However, the engineers working on this had only a vague grasp of transit basics, and they determined that the new cars had to travel at up to 70mph (roughly 110kph) for suburban operations. Never mind that any line we would build in what is now the GTA wouldn’t have stops far enough apart to warrant such speed, that’s what the car was designed for. In place of a lightweight updated PCC, we got the rumbling hulks of CLRVs.
Further problems ensued because the wheels chosen for these vehicles were incompatible with our track, notably at switches where cars tended to derail. This problem was fixed, eventually, along with the worst of the noise and vibration issues by a change to the type of wheel we now see on the CLRVs, itself a descendent of the PCC design. However, the combination of heavy cars and poorly built track quickly demolished the roadbeds, and we are only now close to finishing the complete system reconstruction that this triggered.
The CLRV (and its sister car, the ALRV) never became a world beater technology, and only one small sale ever was made to another city. One wonders just how well lubricated that sale was given that other established manufacturers were already shipping cars to cities around North America, and the Toronto car was never a player despite its “Canadian” moniker.
This brings us to today and the pending order for new streetcars. We can be thankful, I suppose, that Queen’s Park isn’t in the technology business now and at least the TTC will entertain bids from existing, established manufacturers. There’s even a claim that the process will be open, that all vendors will be on an even footing, unlike the situation with Bombardier and the new “Toronto Rocket” subway car order that will keep Thunder Bay busy for a decade or so when the inevitable add-on orders are booked.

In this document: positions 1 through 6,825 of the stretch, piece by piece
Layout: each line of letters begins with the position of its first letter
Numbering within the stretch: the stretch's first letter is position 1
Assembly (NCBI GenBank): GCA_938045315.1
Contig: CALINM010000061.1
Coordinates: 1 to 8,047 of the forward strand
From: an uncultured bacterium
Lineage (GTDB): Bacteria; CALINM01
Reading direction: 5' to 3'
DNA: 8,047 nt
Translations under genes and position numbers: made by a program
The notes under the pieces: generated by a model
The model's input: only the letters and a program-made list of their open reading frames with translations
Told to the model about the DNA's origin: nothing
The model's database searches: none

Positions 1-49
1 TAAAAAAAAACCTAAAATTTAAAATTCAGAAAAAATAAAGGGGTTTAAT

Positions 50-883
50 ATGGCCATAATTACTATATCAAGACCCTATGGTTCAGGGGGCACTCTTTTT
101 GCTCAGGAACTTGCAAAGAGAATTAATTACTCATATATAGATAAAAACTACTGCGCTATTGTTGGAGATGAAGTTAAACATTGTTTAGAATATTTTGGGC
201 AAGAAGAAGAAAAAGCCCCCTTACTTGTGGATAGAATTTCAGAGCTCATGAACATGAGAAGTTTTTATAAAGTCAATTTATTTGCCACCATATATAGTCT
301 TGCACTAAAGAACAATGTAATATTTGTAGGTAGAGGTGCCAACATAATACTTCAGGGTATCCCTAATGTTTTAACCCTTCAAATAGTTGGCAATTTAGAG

In this context, I can’t help wondering about the recent directive by TTC to potential bidders that “The Commission” has decided to go with 100% low floor cars. Considering that the Commission, per se, has not met this month, I can’t help wonder just where this directive comes from. Are other technical changes about to jump out of the woodwork? Will any of these have the effect of excluding designs that were possibly in the running? Why has this change not been discussed in a public Commission meeting?
With the importance of moving to better transit services throughout not just Toronto, but the GTA, we only have one chance to “get it right” and show that transit really is a viable option. We do not need, as former TTC Chief General Manager Al Leach described the CLRV, another “Edsel of the streetcar”. Let’s be sure that the proposal and selection process for a new car really is open and that every reasonable design and vendor has a chance.
I have no brief for any supplier. My concern is that we not construct a streetcar spec that gives us something less than the ideal car for our system in the interest of some other political or economic agenda.
Toronto has suffered through three decades of bad, expensive streetcar operations thanks to noise and poor reliability, and streetcars have gone from much-loved vehicles to something many people reject out of hand as viable options for a suburban transit network. The CLRVs came from an era when politics took precedence over good design and foisted on Toronto an inferior vehicle. They have served their time, but they must remind us not to repeat past mistakes.